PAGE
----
Lowering bad cholesterol with your diet

The simplest way to start lowering cholesterol is to make a few changes to what you eat. Red meat, dairy products, egg yolks, shellfish, coconut oil and products containing Trans fats can increase your bad cholesterol and triglyceride levels.  Omega-3 fatty acids can help boost your good cholesterol levels and reduce bad cholesterol. They are contained in cold water fish, olives (including olive oil), almonds and walnuts.


Other sources of good cholesterol include beans, garlic, avocados, apples, strawberries, citrus fruits and whole grains. Starting the day with a bowl of oatmeal is a big help, especially if you use soya milk to make it. You can even lower your cholesterol while indulging yourself? Dark chocolate (not milk chocolate) helps clear clogged-up blood vessels. Remember that even though these fats are good for you, they are still fats, and eating too much of them can cause you to put on weight, which can have other negative health consequences.


Cholesterol and exercise

Another great way to lower your cholesterol is to engage in plenty of vigorous exercises. Whether it’s brisk walking, dancing, cycling, swimming or playing a game like football or basketball, anything that gets your heart racing will help. That’s because when your blood is moving faster, it washes out some of the fatty deposits in the vessels it passes through, so it will flow more easily. When you’re reducing cholesterol, you’ll be amazed by how quickly exercise becomes easier as you do more of it. Unless your doctor says otherwise, you should aim to exercise vigorously enough to speed up your heart rate and make you out of breath.


Exercise for at least half an hour on at least five occasions every week. You don’t have to be amazing at it, what matters is that you push your limits. If you’re disabled or have another kind of difficulty with moving around, ask your doctor about kinds of exercise that could still work for you.






Cardiologists say stress is an under recognized factor contributing to high cholesterol. Chronic stress is the result of things like financial woes, an unhappy relationship, a high-stress job, or a long-term illness. Chronic stress leads to consistently high levels of stress hormones, which in turn can lead to consistently high blood pressure, blood sugar, cholesterol, and/or triglycerides. Stress hormones can also promote plaque buildup in the arteries, which increases the risk of heart attack, and they can affect how the blood clots, increasing the risk of stroke.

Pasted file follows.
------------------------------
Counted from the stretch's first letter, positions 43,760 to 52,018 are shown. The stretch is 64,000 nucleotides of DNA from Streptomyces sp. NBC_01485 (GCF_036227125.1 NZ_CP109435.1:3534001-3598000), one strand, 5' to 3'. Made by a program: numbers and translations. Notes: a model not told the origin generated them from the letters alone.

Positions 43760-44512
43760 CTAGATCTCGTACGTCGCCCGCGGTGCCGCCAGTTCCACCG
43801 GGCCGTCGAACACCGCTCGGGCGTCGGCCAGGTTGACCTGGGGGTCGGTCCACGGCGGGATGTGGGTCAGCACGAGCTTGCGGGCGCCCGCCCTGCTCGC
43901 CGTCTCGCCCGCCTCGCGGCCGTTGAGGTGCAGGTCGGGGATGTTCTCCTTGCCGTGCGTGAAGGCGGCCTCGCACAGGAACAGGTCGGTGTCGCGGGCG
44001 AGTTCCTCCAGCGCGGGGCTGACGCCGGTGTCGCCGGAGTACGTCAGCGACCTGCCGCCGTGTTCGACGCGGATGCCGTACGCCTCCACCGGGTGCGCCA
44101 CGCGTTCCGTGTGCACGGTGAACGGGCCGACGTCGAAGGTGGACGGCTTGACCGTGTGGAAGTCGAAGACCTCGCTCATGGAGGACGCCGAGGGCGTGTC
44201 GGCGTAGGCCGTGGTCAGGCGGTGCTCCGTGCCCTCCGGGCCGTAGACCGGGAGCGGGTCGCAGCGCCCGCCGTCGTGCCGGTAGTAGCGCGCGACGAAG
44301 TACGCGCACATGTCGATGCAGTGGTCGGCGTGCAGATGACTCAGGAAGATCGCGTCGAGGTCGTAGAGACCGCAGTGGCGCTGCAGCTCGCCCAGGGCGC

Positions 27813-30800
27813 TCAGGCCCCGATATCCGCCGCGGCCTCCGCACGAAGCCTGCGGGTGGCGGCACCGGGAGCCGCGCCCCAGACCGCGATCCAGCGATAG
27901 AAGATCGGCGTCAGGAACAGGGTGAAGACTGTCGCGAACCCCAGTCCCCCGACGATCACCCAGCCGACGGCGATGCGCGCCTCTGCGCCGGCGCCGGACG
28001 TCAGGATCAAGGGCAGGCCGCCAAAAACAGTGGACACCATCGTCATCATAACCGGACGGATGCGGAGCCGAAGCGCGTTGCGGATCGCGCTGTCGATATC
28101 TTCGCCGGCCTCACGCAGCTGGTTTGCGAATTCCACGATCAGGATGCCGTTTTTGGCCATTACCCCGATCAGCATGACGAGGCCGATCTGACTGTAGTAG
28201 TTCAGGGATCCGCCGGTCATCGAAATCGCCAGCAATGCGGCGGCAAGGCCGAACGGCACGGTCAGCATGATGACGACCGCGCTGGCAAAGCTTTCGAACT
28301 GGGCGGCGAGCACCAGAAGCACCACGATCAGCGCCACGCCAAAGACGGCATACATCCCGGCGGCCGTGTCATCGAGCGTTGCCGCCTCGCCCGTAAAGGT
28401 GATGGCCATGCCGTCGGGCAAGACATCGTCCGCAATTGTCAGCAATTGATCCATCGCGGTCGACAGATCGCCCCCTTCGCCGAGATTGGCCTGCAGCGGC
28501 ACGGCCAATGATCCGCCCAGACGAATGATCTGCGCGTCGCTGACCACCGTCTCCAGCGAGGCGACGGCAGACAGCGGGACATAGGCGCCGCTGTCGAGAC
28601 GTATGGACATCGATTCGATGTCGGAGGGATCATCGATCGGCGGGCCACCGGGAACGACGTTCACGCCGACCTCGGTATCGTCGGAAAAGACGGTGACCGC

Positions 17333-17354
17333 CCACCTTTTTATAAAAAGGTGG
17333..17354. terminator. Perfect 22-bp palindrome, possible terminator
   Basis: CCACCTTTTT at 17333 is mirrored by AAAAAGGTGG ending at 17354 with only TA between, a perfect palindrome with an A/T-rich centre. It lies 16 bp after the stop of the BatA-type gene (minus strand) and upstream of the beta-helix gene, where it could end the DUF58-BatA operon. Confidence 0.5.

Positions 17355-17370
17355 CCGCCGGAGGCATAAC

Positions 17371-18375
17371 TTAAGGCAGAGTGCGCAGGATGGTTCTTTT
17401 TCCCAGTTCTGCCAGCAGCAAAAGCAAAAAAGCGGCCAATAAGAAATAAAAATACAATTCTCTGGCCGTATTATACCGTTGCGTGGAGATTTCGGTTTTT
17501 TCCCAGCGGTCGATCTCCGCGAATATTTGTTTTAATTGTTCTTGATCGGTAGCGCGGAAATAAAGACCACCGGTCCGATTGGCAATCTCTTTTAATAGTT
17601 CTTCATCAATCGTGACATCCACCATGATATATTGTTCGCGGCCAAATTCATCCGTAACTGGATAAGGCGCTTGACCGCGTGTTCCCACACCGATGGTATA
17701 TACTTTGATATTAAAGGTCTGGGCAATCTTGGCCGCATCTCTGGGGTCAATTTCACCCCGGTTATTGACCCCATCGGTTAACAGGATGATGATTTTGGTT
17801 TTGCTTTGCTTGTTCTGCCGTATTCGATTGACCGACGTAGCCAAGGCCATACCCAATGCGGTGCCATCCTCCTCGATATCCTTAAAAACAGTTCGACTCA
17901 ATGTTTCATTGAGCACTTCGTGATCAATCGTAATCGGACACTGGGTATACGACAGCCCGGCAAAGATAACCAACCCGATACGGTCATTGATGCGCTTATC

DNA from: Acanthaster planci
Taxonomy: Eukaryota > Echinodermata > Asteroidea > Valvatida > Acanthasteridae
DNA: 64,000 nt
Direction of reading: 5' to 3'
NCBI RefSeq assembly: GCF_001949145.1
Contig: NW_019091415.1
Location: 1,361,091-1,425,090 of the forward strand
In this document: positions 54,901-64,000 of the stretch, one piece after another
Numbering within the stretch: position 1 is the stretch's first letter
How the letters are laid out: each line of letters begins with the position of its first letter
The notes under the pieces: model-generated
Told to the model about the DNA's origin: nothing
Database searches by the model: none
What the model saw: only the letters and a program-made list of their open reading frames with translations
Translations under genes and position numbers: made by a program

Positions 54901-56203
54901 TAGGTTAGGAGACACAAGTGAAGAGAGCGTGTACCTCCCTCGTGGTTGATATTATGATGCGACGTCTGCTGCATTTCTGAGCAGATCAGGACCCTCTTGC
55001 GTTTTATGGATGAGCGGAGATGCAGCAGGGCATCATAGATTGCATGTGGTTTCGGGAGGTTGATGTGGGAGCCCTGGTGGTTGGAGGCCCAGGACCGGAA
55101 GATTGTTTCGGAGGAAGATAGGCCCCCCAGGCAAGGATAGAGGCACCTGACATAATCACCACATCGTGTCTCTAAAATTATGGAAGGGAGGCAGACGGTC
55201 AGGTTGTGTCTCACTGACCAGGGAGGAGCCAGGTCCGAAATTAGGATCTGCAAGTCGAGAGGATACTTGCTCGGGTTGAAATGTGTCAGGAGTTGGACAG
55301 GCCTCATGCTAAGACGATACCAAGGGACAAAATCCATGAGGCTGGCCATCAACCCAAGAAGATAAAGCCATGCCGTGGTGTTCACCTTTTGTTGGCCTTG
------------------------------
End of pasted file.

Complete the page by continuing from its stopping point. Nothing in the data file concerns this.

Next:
But chronic stress affects cholesterol in less direct ways, too. Stress is a significant risk factor for cigarette smoking, which is, itself, a significant risk factor for heart disease and numerous other major health problems. Stress is also a major risk factor for drug and alcohol use and addiction which is a well-known contributor to heart disease.


Studies have shown that stress increases cholesterol not only in the short-term but can also affect cholesterol levels even years down the road. The cause for this isn’t exactly known. Other studies have shown that stress itself isn’t really the only culprit but that how an individual reacts to and manages stress is also important. Those who manage stress in unhealthy ways (via hostility, social isolation, or self-blame, for example) tend to have lower levels of HDL (good) cholesterol. Reducing your stress goes a long way toward mitigating all of your risk factors for heart disease—including reducing your cholesterol levels and making it easier to make healthy lifestyle choices.


Can medicine help?

If you are unable to make enough progress in lowering your bad cholesterol level by yourself, there are drugs that can help. The most effective, in most people, are statins, but they’re not suitable for everyone, and they can cause stiffness, joint aches, and feelings of fatigue. Drugs should always be considered a last resort when there are other good options available.


You can live for many years with high cholesterol and not even know it. That’s why it’s essential to get your cholesterol numbers checked on a regular basis. If your cholesterol numbers are too high (hyperlipidemia), that’s a red flag for you and your healthcare provider. High cholesterol is a major risk factor for heart disease. But catching it early gives you a chance to make changes and get your cholesterol to a normal level.



(Author is Microbiologist Certified infection control Auditor, Kidney Hospital Srinagar. Email:  Jkakroo@gmail.com)